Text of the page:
Kodak Film Rolls
As cliched as it may sound, there’s never going to be another Kodak moment as we knew it. The last of Kodachrome—it was the first commercially successful colour film—was processed in December 2010, at a family-run business in Kansas, US. This was after the company, which was set up by George Eastman in Rochester in 1888, announced the year before that it would stop making the chemicals needed for developing Kodachrome to tide over losses amounting to £84 million. The brand that defied gravity and accompanied Neil Armstrong to the moon finally fell to the onslaught of the digital revolution.
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(This story appears in the 30 May, 2014 issue of Forbes India. To visit our Archives, click here.)
The iconic Ambassador car from HMT will be the latest addition to the list!on Jun 26, 2014
The last roll of Kodachrome was processed at Dwaynes Photo in Parsons, Kansas in January of 2011. While the Eastman Kodak company gained that name in 1888 (when the Kodak camera was introduced), the Eastman Dry Plate and Film Company started in 1880. We celebrated the centennial of the company in 1980. Kodak announced in June of 2009 that it would stop selling Kodachrome. It had stopped making the film months (perhaps years) before that date. Where did you get the information that Neil Armstrong shot Kodachrome film on the moon? I\'ve been a fan of both for years and I\'ve never read that.on May 28, 2014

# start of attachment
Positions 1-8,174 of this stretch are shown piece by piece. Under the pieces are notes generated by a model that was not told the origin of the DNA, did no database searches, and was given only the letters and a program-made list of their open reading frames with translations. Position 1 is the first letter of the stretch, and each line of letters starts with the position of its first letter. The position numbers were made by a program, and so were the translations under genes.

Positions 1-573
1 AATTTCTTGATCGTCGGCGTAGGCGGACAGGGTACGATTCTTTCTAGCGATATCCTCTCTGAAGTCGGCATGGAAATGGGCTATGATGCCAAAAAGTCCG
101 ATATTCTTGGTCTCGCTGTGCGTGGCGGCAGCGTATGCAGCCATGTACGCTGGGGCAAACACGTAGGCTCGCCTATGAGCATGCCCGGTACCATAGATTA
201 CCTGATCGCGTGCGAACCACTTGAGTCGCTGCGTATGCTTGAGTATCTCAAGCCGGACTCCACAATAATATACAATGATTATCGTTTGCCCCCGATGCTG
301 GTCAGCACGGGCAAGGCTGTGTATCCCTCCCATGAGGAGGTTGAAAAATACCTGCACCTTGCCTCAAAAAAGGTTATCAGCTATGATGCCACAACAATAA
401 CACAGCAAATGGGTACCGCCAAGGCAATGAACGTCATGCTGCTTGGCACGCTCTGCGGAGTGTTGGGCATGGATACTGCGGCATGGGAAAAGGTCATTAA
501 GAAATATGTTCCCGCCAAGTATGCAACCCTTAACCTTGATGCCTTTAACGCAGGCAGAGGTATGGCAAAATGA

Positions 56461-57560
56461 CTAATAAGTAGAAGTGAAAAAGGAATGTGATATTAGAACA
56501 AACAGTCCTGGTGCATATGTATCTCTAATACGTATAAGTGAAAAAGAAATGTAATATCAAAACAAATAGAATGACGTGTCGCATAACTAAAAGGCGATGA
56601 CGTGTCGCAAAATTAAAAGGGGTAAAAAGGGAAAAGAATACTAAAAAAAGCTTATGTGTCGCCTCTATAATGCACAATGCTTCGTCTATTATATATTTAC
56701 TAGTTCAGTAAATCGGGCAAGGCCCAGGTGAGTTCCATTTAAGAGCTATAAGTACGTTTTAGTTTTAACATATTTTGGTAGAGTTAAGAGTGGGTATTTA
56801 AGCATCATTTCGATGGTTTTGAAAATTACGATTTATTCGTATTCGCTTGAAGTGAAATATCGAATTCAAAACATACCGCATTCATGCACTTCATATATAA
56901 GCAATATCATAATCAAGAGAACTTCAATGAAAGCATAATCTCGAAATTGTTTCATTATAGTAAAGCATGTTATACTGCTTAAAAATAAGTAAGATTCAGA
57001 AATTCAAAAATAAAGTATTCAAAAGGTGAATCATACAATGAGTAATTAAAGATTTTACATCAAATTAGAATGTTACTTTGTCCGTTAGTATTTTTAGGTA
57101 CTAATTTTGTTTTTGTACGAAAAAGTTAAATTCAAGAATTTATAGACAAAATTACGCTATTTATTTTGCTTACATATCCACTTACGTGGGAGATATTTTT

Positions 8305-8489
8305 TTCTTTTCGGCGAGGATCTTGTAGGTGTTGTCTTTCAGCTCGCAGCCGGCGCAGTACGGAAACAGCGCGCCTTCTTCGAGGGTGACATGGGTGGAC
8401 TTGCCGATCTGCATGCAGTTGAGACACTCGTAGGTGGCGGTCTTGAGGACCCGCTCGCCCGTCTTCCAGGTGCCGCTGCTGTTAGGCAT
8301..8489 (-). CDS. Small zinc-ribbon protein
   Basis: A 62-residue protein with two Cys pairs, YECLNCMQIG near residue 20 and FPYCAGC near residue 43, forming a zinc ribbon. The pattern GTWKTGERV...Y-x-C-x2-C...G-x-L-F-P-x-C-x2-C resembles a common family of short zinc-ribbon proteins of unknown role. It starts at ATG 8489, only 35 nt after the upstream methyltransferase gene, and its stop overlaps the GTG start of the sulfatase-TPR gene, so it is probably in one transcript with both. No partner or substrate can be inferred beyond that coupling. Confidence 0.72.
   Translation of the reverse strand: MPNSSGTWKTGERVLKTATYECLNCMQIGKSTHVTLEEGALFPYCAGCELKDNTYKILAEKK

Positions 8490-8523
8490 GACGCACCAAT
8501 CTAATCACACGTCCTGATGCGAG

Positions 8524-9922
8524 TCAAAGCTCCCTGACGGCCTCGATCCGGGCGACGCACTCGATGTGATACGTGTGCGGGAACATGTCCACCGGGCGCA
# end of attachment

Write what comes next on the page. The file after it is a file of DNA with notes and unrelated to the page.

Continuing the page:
Thanks Sir for your feedback. The last of Kodachrome rolls was indeed processed in December 2010. Thank you for pointing it out, we've corrected our article now. Here's a link that'll give you a little more on Kodak's association with the moon mission. http://www.rochesterhomepage.net/story/kodak-armstrong-and-the-moon/d/story/8buaYJdRTkSbnIZ5jI2MQQ Thanks again for visiting our site.on May 30, 2014
Dwaynes Photo had publicly stated the last day they would accept film for processing was December 30, 2010. They had such a large volume of film, they kept running into the third week of January to process all the film. http://photo.net/film-and-processing-forum/00Y3Mv Your link illustrates the relationship between Kodak and NASA, but does not mention Kodachrome film. I\'m sure that Neil Armstrong used Kodak film, but I seriously doubt it was Kodachrome. I knew the people at Kodak responsible for marketing Kodachrome. If it had been used on the moon, they would have used that fact for publicity.on May 30, 2014